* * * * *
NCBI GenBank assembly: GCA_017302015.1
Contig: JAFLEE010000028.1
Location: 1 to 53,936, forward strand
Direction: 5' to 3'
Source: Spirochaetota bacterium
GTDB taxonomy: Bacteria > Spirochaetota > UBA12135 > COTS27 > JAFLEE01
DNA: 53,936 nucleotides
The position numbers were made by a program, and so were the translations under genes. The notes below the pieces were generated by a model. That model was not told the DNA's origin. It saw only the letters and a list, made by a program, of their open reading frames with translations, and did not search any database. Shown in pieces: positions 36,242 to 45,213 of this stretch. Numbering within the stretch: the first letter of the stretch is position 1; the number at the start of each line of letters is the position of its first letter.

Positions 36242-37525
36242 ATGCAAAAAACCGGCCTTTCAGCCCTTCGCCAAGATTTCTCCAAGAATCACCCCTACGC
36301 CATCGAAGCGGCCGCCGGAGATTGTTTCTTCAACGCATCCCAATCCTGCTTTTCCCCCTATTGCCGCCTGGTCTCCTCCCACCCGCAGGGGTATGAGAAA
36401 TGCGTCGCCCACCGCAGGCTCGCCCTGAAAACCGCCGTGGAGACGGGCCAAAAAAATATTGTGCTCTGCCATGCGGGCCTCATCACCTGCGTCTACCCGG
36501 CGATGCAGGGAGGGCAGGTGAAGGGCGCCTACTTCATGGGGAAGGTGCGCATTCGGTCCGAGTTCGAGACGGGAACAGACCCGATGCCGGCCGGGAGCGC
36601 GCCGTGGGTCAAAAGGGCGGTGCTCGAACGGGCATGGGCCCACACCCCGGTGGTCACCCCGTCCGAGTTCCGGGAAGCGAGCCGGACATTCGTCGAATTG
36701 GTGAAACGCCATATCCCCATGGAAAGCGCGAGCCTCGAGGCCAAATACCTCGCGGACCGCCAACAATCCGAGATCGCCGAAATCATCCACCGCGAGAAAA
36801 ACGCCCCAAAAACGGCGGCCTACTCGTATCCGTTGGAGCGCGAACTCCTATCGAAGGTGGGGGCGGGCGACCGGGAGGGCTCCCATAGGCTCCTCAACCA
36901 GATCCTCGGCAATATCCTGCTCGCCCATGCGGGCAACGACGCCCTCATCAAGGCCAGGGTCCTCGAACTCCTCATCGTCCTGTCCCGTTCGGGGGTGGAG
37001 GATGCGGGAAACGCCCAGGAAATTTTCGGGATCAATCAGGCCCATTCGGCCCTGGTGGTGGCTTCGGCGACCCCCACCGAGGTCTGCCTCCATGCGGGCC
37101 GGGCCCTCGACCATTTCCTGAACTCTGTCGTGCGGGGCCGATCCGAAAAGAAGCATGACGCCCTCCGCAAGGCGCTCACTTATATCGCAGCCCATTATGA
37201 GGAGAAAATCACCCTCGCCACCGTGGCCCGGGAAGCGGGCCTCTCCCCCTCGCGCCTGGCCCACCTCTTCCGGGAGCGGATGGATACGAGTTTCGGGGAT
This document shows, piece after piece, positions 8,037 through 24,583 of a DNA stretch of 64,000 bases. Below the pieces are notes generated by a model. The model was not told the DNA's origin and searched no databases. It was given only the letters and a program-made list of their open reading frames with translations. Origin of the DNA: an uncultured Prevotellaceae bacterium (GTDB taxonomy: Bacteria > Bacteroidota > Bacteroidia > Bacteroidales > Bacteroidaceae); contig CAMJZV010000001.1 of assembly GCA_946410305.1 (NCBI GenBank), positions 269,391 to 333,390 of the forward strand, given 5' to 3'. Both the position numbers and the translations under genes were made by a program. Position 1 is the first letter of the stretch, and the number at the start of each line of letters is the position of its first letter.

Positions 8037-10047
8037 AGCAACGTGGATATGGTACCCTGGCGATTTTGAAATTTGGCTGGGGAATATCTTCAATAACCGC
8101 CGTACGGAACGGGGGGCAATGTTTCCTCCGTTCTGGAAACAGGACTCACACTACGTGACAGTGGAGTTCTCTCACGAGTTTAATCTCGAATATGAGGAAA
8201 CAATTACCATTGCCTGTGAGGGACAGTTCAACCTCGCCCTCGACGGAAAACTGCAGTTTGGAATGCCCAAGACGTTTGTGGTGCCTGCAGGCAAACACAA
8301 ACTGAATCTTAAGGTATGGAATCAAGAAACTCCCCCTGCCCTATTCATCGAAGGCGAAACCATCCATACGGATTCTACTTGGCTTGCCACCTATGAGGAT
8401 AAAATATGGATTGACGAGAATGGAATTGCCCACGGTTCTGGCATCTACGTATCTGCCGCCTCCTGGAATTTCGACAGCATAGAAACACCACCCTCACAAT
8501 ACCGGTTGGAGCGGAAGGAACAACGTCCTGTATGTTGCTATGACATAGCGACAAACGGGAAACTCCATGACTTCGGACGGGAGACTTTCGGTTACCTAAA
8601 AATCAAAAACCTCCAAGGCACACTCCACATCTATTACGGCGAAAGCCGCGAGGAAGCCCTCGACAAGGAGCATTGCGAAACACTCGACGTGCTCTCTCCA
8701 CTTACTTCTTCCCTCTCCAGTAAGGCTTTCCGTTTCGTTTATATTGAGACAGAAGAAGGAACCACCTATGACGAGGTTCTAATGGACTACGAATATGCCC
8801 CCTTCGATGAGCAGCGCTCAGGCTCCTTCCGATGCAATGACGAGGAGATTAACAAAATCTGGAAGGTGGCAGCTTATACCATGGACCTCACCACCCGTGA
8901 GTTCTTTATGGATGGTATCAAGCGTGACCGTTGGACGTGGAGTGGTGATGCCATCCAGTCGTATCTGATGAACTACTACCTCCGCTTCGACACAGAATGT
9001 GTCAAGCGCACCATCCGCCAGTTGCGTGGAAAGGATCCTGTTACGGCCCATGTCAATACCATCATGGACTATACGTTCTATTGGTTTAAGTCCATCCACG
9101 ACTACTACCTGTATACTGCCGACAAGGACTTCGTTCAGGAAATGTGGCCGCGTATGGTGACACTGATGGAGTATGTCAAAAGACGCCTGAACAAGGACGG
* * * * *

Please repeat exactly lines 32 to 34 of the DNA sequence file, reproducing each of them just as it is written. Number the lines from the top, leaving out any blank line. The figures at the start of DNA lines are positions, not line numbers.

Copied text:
8901 GTTCTTTATGGATGGTATCAAGCGTGACCGTTGGACGTGGAGTGGTGATGCCATCCAGTCGTATCTGATGAACTACTACCTCCGCTTCGACACAGAATGT
9001 GTCAAGCGCACCATCCGCCAGTTGCGTGGAAAGGATCCTGTTACGGCCCATGTCAATACCATCATGGACTATACGTTCTATTGGTTTAAGTCCATCCACG
9101 ACTACTACCTGTATACTGCCGACAAGGACTTCGTTCAGGAAATGTGGCCGCGTATGGTGACACTGATGGAGTATGTCAAAAGACGCCTGAACAAGGACGG